Kevin Van De Wege declares victory

Beauvais awaits more counts

Kevin Van De Wege

Kevin Van De Wege

Democrat state Sen. Kevin Van De Wege declared victory Wednesday in his bid for reelection to his 24th Legislative District seat against Republican Connie Beauvais, who said she would wait for all the ballots to be counted.

Van De Wege, 46, a lieutenant in the Sequim Fire Department, out-polled Beauvais, 69, a Port of Port Angeles commissioner, in Clallam and Jefferson counties, while Beauvais garnered more votes in Grays Harbor County.

Van De Wege was ahead in all but one precinct — Brinnon — in Jefferson County and about two-thirds of Clallam County’s precincts.

In Clallam County, the former five-term state representative won about 65 percent of the precincts, including all six Sequim precincts and 11 of 13 Port Angeles precincts.

Beauvais recorded strong totals in rural areas, including her home precinct of Joyce, where she works full time as the Crescent Water District manager; Agnew east of Port Angeles, and the Clallam Bay, Bogachiel and Forks precincts on the West End, although she lost Neah Bay.

Friends texted Van De Wege on Tuesday night after initial results were posted online to congratulate him for winning.

“I was like, yeah, I won,” he recalled thinking.

“I don’t see a way the results could change with further counting.”

Connie Beauvais

Connie Beauvais

Responding to a request for an interview, Beauvais said in a text message that she was driving Wednesday and attending meetings.

She forwarded a statement thanking voters for supporting her and noting the large voter turnout.

“The next four years will be pivotal for our economy, environment, education and health care,” she said.

“If I am ahead at the end of the ballot count, I look forward to the opportunity to have a positive impact on these issues.

“I would like to thank Kevin for a respectful campaign.”

Van De Wege was still irked Wednesday by Beauvais’ aggressive TV campaign, accusing her six times of lying during the campaign.

numbers

Beauvais’ 29-second commercial, repeatedly airing locally on national cable TV outlets and Dish TV, featured a “Where’s Kevin?” theme that questioned his commitment to serving the district.

“I felt my opponent’s lies did not connect with voters,” Van De Wege said. “I think her biggest lie was the ‘Where’s Kevin?’ ”

“I’m obviously a public servant,” he said of being a firefighter. “That was incredibly poor messaging.”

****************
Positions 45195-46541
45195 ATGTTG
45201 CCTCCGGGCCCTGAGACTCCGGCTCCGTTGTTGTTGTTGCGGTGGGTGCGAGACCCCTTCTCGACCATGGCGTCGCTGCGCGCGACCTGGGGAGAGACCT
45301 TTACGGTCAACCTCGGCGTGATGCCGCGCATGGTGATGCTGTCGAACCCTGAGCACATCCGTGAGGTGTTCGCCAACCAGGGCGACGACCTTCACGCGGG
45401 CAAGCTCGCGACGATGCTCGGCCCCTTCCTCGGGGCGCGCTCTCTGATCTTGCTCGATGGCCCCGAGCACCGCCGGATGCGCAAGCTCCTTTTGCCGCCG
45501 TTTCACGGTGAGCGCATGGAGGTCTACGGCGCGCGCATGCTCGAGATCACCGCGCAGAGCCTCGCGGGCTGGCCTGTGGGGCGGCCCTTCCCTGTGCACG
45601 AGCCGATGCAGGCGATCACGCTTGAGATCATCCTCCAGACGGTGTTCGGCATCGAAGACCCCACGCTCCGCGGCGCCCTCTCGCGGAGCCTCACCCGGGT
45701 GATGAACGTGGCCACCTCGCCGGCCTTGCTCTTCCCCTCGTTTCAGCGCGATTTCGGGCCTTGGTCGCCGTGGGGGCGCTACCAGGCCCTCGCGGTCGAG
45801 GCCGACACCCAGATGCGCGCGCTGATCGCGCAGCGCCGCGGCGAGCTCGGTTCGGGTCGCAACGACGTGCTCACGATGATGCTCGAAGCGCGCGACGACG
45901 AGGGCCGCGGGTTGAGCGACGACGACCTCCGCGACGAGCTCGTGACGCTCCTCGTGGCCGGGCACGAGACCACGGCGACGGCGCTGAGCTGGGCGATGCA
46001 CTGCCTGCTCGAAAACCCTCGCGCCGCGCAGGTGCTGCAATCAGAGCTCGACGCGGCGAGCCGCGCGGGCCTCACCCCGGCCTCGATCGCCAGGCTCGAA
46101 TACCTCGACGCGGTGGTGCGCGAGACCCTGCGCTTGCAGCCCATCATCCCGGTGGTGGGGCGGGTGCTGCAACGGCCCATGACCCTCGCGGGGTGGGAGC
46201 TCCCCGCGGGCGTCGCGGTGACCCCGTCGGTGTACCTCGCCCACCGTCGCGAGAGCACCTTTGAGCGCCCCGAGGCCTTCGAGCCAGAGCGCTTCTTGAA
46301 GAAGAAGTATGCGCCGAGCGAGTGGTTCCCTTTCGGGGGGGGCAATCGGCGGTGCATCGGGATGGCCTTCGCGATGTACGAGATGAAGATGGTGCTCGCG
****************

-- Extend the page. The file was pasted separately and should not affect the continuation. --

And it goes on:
Beauvais did not respond to a text message asking her to comment on the accusation.

“As I’ve gone out and talked to people, they say, ‘So who is the senator?’ or ‘Who is Kevin?’ No one’s ever seen him. That’s the crux of the whole thing,” she said in an Oct. 25 interview in Peninsula Daily News.

Van De Wege outpolled her 55 percent to 45 percent in the Aug. 4 primary, winning Clallam County with 51 percent and losing Grays Harbor but winning Jefferson County 71 percent to 29 percent.

Van De Wege drew more support from Jefferson County after the ad ran.

________

Senior Staff Writer Paul Gottlieb can be reached at 360-452-2345, ext. 55650, or at pgottlieb@peninsuladailynews.com.

More in Politics

House, Senate release spending proposals

Supplemental budgets to be negotiated

Plan to cap how much landlords can raise rent moves ahead

Statewide caps on annual rent increases could take effect in… Continue reading

State House approves unemployment benefits for strikers

Workers who are on strike or locked out of their… Continue reading

Chapman explains votes

Rep. Mike Chapman was among the few Democrats who voted… Continue reading

Democrats Franz, Randall stockpile cash in battle for US House position

Cash is flowing into campaign coffers of two Democrats dueling for an… Continue reading

Ruling: Trump to stay on primary ballot

Eight voters argued Jan. 6 actions made him ineligible

Should police be allowed to engage in high-speed pursuits if they just suspect someone is engaged in a crime? The state Legislature is set to debate that issue following verification of a citizen initiative that gives police more leeway in decision making. (Mary Murphy/Washington State Journal)
State Legislature to debate high-speed police pursuits

Initiative 2113 would amend law to be ‘reasonable suspicion’

State officials turn to schools in opioid fight

Legislation would require fentanyl-use prevention education once per year

Eight voters challenge Trump on Washington state ballot

Kitsap judge to hear arguments Tuesday

Nisqually Tribal Chairman Willie Frank III, right, discusses the newly designed statue mockup of his father, Billy Frank Jr., with other attendees at Wednesday’s unveiling. A full-scale, bronze statue of Billy Frank Jr. will be placed in the U.S. Capitol’s National Statuary Hall in Washington, D.C., next year. (Laurel Demkovich/Washington State Standard)
Design unveiled for Billy Frank Jr. statue at U.S. capitol

Bronze rendering will honor Native American fishing rights activist

Members of the House, including Rep. Michelle Caldier, R-Gig Harbor, and Rep. Eric Robertson, R-Sumner, at front, walk into the House chambers during opening ceremonies on the first day of the legislative session at the Washington state Capitol on Monday in Olympia. (Lindsey Wasson/The Associated Press)
Legislature kicks off with a housing focus

Fentanyl deaths, climate change top topics as well